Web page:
Shellfish farmers are growing more of the clams along Washington’s private tidelands to meet huge demand, mostly from China and Hong Kong. Now, the state is preparing for the first time to lease 15 acres of public tidelands for geoduck aquaculture.

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HARSTINE ISLAND, Mason County — John King plunges his arm up to his shoulder into the mud flats of Puget Sound, roots around and soon pulls from the muck the world’s largest burrowing clam. It squirts water from its long, obscene-looking neck. King dodges the spray, using a water hose to loosen sand and harvest the next one.

Within hours, the geoduck (pronounced gooey duck) is packed live on ice at nearby Taylor Shellfish Farms — on its way to be served raw as sashimi or added to hot-pot dishes to satisfy a growing appetite for the unique Pacific Northwest delicacy.

“It’s gained this luxury status. A big driver is the growing middle class in China,” said Gina Shamshak, an assistant economics professor at Goucher College in Maryland, who has researched the geoduck market. “They want to consume the higher-valued seafood items, and geoduck is one of them.”

Last year, the U.S. exported $74 million, or about 11 million pounds, worth of live wild and farmed geoduck, mostly to China and Hong Kong. That’s double the volume and value exported in 2008. An average clam weighs about 2 pounds and can fetch up to $100 per pound overseas.

Demand in Asia is prompting shellfish farmers to grow more of the clams along Washington’s private tidelands. Several new farms have been permitted in recent years, despite challenges from opponents concerned about plastic pollution, aesthetics and potential environmental harm.

And now, backed by new research showing mostly short-lived, localized environmental effects, the state is preparing for the first time to lease 15 acres of public tidelands for geoduck aquaculture.

The native geoduck, which comes from a Native American word meaning “dig deep,” has been dug recreationally in Northwest intertidal areas for decades. It thrives in the inland waters of Washington, Alaska and British Columbia.

Commercial harvests of wild clams didn’t begin until 1970 in Washington, after divers discovered them aplenty in Puget Sound and lawmakers established a fishery. Commercial geoduck farming followed in the mid-1990s, really taking off in the last decade with modernized growing techniques.

Today, geoduck aquaculture represents one-tenth of the global geoduck market, and Washington claims 90 percent of that share, according to Shamshak.

“There are people interested in farming geoduck. There’s a demand for them. It’s lucrative,” said Laura Hoberecht, an aquaculture coordinator with the National Oceanic and Atmospheric Administration. NOAA is working with local and state agencies to make the shellfish-permitting process more efficient without reducing the protections, she said.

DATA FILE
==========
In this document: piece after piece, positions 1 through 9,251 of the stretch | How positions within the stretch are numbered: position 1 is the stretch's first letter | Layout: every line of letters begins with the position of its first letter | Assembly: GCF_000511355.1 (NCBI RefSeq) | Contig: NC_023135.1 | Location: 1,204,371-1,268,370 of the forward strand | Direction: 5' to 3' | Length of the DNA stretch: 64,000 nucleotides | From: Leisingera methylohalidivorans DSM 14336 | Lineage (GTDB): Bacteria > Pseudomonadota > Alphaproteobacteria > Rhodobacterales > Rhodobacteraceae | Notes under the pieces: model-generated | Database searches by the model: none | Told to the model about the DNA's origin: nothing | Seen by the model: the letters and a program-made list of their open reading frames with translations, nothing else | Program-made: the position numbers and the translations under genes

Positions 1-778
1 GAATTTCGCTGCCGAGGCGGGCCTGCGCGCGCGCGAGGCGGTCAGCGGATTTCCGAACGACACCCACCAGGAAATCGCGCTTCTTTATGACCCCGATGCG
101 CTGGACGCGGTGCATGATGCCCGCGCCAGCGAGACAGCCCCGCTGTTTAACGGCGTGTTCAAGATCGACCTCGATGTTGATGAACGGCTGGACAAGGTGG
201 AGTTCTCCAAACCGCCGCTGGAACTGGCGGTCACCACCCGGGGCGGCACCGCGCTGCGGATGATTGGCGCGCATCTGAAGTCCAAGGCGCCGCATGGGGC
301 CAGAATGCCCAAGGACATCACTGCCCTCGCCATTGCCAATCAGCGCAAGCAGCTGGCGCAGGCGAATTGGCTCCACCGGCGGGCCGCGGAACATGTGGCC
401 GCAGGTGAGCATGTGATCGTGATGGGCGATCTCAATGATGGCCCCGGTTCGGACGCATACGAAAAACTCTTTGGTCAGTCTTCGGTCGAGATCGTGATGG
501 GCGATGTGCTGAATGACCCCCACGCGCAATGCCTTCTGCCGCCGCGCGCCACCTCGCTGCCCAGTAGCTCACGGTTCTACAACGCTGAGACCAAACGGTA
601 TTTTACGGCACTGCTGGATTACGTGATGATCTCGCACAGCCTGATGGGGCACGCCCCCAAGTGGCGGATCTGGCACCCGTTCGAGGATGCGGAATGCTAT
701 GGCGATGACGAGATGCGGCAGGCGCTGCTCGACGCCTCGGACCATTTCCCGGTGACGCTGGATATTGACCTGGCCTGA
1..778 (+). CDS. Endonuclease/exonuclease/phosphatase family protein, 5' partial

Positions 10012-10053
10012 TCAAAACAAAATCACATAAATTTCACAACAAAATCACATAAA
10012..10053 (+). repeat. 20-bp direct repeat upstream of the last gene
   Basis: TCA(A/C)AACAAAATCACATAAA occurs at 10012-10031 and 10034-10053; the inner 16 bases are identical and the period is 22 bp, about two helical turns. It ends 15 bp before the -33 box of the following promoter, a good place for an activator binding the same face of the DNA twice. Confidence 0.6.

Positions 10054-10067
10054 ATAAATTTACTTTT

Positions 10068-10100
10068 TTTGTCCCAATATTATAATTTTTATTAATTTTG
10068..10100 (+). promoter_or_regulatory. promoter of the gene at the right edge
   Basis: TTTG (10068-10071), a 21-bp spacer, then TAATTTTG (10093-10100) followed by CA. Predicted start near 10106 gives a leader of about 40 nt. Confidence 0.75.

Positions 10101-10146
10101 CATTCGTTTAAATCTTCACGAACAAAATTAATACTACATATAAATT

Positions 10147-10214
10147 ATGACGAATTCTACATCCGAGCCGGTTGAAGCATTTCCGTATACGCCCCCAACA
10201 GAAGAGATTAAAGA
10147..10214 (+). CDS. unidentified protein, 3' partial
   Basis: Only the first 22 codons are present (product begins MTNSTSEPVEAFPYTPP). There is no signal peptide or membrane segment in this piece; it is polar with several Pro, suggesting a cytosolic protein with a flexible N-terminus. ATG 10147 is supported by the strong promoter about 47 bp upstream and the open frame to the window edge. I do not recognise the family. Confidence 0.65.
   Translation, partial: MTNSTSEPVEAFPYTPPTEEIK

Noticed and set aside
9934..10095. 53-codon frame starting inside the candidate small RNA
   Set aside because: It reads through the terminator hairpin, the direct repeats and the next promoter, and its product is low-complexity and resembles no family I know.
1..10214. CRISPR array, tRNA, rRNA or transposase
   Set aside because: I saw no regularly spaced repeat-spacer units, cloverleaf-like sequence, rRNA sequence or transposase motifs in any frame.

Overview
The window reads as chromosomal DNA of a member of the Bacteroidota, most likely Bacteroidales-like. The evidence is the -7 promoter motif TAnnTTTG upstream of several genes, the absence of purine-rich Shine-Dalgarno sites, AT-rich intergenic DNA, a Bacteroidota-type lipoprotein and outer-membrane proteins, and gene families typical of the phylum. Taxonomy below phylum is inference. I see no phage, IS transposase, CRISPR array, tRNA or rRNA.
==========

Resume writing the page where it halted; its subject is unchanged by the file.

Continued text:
Raising these unusual-looking clams isn’t for the impatient, however. Growing geoducks from seed to market takes five to seven years and plenty of gear.

For Taylor Shellfish, the country’s largest farmed-shellfish producer, it begins at its hatchery on the Hood Canal, where wild geoducks are coaxed into spawning eggs and sperm in a water tank. Once fertilized, microscopic larvae are fed algae, which the company grows itself on site, for several weeks.

Then it’s off to a floating seed nursery in Puget Sound. Thousands of tiny clams are placed in cages and lowered into the water. They’ll grow there for another year or so until it’s time to be planted in the mud flats.

The half-dollar-sized clams are planted several inches deep and protected for the first year or two by a 6-inch diameter PVC tube or mesh pipe inserted into the mud, with several inches exposed. The pipe is covered with plastic netting or canopies to keep away birds, fish and other predators.

“It’s relatively slow and steady. A big challenge has been getting these farms permitted,” said Bill Dewey, a spokesman for Taylor.

One major roadblock has been opponents who have sued in court over concerns about potential environmental harm to salmon, eelgrass and other marine life.

“There’s no limit on aquaculture. They want it all. At what point is there enough?” said Laura Hendricks, with the Coalition to Protect Puget Sound Habitat. She worries the region’s tidelands are turning into industrial farms and she questions the long-term, cumulative impacts of intensive farming where thousands of clams are planted with plastic gear and nets.

Several studies by University of Washington researchers found mostly localized, transient effects from geoduck farming.

“We didn’t see a lot of impacts of geoduck aquaculture in the studies we performed,” said P. Sean McDonald, a lecturer and research scientist at the UW who co-authored several studies.

He said they found short-lived effects to some groups of animals in a few areas, mostly because nets and PVC tubes change the habitat dramatically, but the effects of harvest are mostly negligible and beaches appear to recover quickly afterward.

He noted that some unanswered questions remain, including what happens to areas farmed year after year.

Dewey said Taylor Shellfish and others have adjusted practices to respond to complaints, including trying out mesh nets instead of PVC pipes and switching to quieter pumps.

Back at Taylor’s farm, workers race against the narrow window of extreme low tide one recent morning, scanning for little depressions in the sand, telltale signs of clams burrowed below. The harvesters are sunk up to their waists, working their hose to liquefy sand around the clam below and plopping the geoducks into orange crates.

Within hours the clams will be air-shipped, headed to restaurants in California and banquet tables in China.